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Iraqi Kurds Mark 20th Anniversary of Halabja Poison Gas Attack

Iraqi Kurds are marking the 20th anniversary of a chemical weapons attack by Saddam Hussein's forces that killed five-thousand Kurdish villagers.

Saddam's government ordered the poison gas attack on Halabja on March 16th, 1988, as part of a campaign against Iraqi Kurds known as Anfal.

Villagers gathered in Halabja Sunday to mourn the dead and demand compensation for survivors still suffering from the effects of the poison gas. Community leaders also called for the execution of those responsible.

An Iraqi court has sentenced Ali Hassan al-Majid to death for overseeing the killings of 180-thousand Kurds in the 1980s. The use of poison gas in the attacks earned Majid the nickname "Chemical Ali".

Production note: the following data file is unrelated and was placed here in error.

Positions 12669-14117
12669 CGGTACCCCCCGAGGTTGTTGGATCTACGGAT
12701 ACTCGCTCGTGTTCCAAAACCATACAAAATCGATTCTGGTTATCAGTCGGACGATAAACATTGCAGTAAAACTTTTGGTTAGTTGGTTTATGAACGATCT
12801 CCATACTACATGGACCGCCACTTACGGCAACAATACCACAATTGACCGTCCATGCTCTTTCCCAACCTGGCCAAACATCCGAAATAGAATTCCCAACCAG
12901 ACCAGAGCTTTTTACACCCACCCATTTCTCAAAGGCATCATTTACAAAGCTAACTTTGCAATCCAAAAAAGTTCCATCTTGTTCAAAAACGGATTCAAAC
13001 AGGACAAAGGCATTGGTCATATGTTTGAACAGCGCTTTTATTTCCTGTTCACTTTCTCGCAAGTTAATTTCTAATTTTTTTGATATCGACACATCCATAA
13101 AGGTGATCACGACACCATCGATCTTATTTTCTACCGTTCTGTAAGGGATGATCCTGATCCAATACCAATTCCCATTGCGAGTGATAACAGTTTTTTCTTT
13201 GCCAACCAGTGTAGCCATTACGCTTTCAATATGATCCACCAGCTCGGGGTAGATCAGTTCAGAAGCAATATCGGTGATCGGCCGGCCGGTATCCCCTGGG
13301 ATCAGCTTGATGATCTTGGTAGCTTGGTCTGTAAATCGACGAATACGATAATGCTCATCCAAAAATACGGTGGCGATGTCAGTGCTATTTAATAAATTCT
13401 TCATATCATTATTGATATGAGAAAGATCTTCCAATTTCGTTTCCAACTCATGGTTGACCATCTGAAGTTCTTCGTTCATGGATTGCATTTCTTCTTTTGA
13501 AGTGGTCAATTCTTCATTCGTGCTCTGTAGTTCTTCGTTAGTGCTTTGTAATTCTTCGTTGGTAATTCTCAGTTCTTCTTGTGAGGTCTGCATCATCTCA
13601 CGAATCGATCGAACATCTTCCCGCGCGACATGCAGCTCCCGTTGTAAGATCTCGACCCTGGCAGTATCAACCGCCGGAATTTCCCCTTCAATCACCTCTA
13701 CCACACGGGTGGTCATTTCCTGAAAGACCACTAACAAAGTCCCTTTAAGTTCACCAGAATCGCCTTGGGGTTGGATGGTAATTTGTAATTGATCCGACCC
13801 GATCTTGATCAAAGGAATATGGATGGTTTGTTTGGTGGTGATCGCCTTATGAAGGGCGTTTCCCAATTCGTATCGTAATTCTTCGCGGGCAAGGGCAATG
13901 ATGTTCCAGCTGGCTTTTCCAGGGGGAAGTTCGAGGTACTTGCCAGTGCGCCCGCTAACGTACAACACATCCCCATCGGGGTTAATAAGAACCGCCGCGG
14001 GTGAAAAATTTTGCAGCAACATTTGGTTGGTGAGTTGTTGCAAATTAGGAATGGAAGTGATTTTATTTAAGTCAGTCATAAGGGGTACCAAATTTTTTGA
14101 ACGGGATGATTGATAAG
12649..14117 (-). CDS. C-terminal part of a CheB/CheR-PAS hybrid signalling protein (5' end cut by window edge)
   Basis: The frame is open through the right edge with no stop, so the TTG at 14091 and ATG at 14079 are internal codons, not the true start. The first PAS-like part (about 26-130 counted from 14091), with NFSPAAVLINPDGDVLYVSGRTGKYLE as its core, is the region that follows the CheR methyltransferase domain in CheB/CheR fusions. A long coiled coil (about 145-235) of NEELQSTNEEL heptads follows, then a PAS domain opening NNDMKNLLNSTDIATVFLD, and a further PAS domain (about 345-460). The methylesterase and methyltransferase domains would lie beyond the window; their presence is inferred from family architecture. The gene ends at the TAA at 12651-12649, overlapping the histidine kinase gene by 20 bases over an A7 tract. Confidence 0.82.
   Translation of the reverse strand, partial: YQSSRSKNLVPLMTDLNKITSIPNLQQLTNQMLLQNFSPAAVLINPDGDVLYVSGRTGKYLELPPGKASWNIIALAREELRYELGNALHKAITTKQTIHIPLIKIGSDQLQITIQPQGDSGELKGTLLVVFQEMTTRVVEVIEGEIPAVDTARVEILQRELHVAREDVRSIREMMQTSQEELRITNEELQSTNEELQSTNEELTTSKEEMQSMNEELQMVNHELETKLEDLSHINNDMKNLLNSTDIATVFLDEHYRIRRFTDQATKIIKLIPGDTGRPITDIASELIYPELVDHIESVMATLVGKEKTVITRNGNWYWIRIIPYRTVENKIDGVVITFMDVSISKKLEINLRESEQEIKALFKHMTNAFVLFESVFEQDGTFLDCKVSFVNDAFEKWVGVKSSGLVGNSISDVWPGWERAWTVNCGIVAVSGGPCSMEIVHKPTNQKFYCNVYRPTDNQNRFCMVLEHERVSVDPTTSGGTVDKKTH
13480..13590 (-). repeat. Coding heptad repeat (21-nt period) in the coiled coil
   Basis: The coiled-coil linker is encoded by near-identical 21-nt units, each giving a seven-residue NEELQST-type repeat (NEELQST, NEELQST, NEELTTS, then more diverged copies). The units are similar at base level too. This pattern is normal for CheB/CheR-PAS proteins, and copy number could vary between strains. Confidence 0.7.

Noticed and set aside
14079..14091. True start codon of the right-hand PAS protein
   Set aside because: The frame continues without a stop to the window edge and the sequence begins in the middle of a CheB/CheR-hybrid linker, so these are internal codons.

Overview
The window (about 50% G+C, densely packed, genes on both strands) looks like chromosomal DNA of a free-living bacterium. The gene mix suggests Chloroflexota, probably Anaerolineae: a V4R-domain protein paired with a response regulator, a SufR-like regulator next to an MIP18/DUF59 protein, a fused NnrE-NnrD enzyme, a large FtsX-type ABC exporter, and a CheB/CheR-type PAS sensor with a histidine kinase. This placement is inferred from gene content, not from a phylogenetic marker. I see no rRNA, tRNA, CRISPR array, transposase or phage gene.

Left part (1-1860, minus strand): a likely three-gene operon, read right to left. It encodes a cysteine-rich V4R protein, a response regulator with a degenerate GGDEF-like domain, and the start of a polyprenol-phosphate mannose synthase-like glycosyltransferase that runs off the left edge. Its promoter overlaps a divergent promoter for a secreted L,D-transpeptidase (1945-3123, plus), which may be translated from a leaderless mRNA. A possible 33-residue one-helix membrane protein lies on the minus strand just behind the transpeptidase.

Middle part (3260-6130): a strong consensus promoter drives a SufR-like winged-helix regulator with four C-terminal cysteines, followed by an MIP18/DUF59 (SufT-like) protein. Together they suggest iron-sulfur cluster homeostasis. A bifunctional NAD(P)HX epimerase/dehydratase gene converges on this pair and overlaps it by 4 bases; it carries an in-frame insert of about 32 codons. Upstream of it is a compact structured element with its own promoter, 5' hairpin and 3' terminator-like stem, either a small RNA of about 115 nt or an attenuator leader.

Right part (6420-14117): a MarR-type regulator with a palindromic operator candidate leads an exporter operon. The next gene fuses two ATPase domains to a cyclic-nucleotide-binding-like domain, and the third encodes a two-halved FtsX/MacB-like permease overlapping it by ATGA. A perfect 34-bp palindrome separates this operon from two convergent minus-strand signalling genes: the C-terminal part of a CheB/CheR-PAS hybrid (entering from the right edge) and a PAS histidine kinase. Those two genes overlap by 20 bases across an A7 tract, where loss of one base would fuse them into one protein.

Iraq's presidential council approved Majid's execution last month, but his hanging has been delayed by legal disputes.

Iraqi Kurdistan deputy prime minister Omar Fatah accused the international community of staying silent after the Halabja attack to maintain good relations with Saddam. He was speaking today in Halabja at a memorial ceremony.

Fatah also says authorities plan to build a $12-million hospital in the area to treat survivors of the gas attacks and research the biological impact of chemical weapons.